This blog post draws on data and research discussed in our entry on Energy Production & Changing Energy Sources.
When it comes to the safety of nuclear energy, discussion often quickly turns towards the nuclear accidents at Chernobyl in Ukraine (1986) and Fukushima in Japan (2011). These two events were by far the largest nuclear incidents in history; the only disasters to receive a level 7 (the maximum classification) on the International Nuclear Event Scale.
How many deaths did each of these events cause?
When it comes to nuclear accidents there are really two fatal impacts to consider: the first being the number of direct deaths which occurred either at the time of incident, or in the days which followed (i.e. the acute impacts); the second being the long-term (chronic) impacts of radiation exposure, which has known links to the incidence of several forms of cancer.
Deaths from Chernobyl
In the case of Chernobyl, 31 people died as a direct result of the accident; two died from blast effects and a further 29 firemen died as a result of acute radiation exposure (where acute refers to infrequent exposure over a short period of time) in the days which followed. The number of people who were impacted over long-term radiation exposure is more difficult to discern and remains highly contested. The difficulty lies in the fact that the relationship between low-level radiation exposure and cancer incidence can be challenging to decouple from other environmental and lifestyle factors; cancers can in many cases be multi-causal, and not solely correlated with factors such as radiation exposure.
In an assessment titled ‘Chernobyl’s Legacy: Health, Environmental and Socio-Economic Impacts’ the World Health Organisation (WHO) estimated that the total number of deaths of the population in close proximity to Chernobyl will be around 4,000. Estimating the numbers of people affected across Europe by radiation is more contested. A study in the International Journal of Cancer by Cardis et al. (2006) estimates another 16,000 deaths across the former USSR. If we extend this to total attributed deaths across Europe, radiation scientists Fairlie and Sumner suggest this total rises to between 30,000-60,000 deaths. The highest estimate to date comes from a 2006 Greenpeace report which estimates an eventual death toll of 93,000. Although uncertain, the total number of deaths attributed to the Chernobyl disaster is likely to be in the range of tens of thousands. The upper and lower estimates are shown in the chart below.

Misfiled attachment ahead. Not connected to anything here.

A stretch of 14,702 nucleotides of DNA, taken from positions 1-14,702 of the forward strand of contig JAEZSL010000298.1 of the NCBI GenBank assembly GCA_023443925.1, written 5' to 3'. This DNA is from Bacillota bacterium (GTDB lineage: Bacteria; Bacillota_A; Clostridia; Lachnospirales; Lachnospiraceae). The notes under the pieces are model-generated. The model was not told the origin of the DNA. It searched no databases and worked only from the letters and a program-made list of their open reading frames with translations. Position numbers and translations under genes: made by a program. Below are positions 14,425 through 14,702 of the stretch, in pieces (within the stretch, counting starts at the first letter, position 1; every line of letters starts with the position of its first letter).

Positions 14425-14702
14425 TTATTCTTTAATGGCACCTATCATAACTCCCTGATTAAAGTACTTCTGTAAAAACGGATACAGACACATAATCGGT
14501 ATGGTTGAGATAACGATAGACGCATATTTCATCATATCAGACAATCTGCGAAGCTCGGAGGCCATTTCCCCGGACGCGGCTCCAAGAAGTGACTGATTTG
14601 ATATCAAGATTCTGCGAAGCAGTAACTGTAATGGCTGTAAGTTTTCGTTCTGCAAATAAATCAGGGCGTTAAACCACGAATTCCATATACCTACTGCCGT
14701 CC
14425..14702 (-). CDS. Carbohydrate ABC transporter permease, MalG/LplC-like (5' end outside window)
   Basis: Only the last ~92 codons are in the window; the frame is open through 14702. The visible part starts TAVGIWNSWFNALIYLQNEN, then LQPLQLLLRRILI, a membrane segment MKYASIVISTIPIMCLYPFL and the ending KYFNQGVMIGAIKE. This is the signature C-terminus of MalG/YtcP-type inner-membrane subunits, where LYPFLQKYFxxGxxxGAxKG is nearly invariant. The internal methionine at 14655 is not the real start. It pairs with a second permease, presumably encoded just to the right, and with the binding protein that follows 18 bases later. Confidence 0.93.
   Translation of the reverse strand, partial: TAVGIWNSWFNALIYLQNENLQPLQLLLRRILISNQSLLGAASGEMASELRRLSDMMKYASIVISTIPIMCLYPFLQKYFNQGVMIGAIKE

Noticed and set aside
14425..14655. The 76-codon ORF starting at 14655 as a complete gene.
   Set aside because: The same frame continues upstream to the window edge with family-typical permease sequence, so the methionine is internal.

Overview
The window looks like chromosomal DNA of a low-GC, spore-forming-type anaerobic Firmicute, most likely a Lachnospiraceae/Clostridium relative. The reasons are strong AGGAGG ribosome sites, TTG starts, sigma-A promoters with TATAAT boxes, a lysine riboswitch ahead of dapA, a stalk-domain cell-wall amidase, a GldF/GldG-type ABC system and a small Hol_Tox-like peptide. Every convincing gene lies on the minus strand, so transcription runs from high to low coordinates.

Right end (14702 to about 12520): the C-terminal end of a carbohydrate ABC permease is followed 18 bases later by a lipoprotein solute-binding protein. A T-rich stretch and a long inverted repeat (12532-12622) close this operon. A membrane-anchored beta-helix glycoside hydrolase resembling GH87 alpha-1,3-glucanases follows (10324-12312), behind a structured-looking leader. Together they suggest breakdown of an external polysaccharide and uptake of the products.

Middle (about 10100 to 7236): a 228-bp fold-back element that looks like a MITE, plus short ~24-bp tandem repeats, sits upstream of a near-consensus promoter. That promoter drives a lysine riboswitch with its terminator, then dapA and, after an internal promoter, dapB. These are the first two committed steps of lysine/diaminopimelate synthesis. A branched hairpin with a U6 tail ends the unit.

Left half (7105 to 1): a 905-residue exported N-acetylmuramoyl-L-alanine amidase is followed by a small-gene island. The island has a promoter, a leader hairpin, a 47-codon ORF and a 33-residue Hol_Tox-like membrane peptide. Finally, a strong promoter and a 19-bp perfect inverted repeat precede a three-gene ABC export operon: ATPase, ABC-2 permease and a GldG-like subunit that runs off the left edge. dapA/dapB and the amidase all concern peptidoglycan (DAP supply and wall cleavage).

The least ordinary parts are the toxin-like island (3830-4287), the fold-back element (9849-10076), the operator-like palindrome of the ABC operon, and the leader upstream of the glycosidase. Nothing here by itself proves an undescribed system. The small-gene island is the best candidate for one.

Deaths from Fukushima
In the case of Fukushima, although 40-50 people experienced physical injury or radiation burns at the nuclear facility, the number of direct deaths from the incident are quoted to be zero. However, mortality from radiation exposure was not the only threat to human health: it’s estimated that around 1,600 people died as a result of evacuation procedures and stress-induced factors. This affected mostly older people; more than 90 percent of these deaths occurred in individuals over the age of 66.
How many are projected to suffer in the long-term from low-level radiation exposure? In its Health Risk Assessment of the nuclear disaster, the World Health Organization (WHO) note exposure levels too low to affect human health for the national population, with exception to a few communities in closest proximity. In these localities, it is those who were infants at the time of exposure who are at greatest risk of cancer—at the two closest sites, the incidence of cancer in this demographic is projected to be between 4-7 percent higher than baseline cancer rates for both males and females (with the exception of thyroid cancer in females, which is 70 percent higher). The WHO project the number of deaths from low-level exposure to be close to zero, and up to 400 in upper estimates (as represented in the chart below).
In more recent evaluations of rates of perinatal mortality (that is, stillbirths or deaths within the first week of life) in areas closest to the Fukushima site, there were no statistical indications of increased incidence. In fact, rates of perinatal mortality showed an overall decline with time—the general trend we see through improved healthcare and healthier lifestyles.